Rejecting these claims, the Awami League regime claimed legitimacy with reference to the elections held in 1970 and 1971 and their leadership in the liberation struggle. A spokesman claimed legal competence of the regime to continue with reference to the 1970/71 elections in which the people had given the Awami League an unqualified mandate (it had captured 167 out of 169 National Assembly seats from former East Pakistan and 288 seats out of 300 in the Provincial Assembly).
The Awami League, however, conveniently forgot the terms of the mandate. The mandate was offered in a classically republican spirit which understands politics to be a system of widespread public participation in the governmental process, achieving unity for a community of suffering. This understanding stands in contrasts with modern pluralism which sees politics as a struggle among self-interested groups and classes for the social pie. The Awami League, in 1972, "rejected the idea of holding a national convention to consider the Constitution and said that there was no logic in discussing the Constitution with those elements who had been totally rejected by the people in the last elections" (Huq 1973: 66).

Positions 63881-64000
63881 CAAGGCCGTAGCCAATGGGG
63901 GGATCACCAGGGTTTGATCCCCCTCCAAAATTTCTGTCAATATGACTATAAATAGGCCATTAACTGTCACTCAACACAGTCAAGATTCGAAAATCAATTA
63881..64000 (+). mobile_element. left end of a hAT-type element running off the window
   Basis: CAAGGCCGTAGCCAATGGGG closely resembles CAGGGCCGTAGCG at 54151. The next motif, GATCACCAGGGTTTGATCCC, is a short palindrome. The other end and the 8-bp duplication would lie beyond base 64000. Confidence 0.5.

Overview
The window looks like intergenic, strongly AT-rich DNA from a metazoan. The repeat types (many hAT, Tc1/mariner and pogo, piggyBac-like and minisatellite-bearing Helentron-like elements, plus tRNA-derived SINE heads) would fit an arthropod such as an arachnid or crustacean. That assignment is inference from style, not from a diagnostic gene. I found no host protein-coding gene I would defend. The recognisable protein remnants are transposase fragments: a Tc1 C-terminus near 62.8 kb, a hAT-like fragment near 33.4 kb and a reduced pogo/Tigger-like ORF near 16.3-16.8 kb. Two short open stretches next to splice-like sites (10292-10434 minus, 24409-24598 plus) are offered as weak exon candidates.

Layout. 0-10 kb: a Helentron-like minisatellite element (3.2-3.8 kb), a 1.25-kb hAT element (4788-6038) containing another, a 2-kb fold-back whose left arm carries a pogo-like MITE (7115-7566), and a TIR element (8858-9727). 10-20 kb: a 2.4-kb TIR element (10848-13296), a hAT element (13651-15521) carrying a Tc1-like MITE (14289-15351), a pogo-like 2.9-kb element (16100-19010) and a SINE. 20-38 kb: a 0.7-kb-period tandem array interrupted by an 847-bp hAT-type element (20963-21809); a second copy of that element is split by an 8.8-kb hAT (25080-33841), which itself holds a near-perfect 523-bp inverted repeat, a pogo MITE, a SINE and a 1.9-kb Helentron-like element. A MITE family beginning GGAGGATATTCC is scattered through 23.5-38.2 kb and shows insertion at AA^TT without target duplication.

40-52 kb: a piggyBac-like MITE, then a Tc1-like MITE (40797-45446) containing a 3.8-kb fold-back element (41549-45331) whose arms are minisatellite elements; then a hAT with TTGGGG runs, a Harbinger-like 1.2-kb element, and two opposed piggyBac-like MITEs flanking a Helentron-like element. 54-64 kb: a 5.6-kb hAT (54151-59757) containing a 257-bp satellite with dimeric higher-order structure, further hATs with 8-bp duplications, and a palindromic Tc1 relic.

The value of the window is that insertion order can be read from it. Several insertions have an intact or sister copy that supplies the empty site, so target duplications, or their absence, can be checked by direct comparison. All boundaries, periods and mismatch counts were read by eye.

One more presidential order provided for vacating the seat of an Assembly Member if the member resigned or was expelled from the political party which nominated him at the election to the Assembly. On a point of fact, according to the Provisional Constitution Order, the number of seats in the Constituent Assembly was 469 (169 members elected to the National Assembly plus 300 elected to the Provincial Assembly). By March 1972, ten members had died (five killed by the Pakistan Army), twenty-three lost their seats by being expelled from Awami League, two disqualified for paying allegiance to Pakistan and four others imprisoned for collaboration with the enemy. Abul Fazal Huq, a contemporary political analyst, rightly noted: "this provision, obviously intended for ensuring party discipline, had its impact on the constitution making process" (Huq 1973: 60).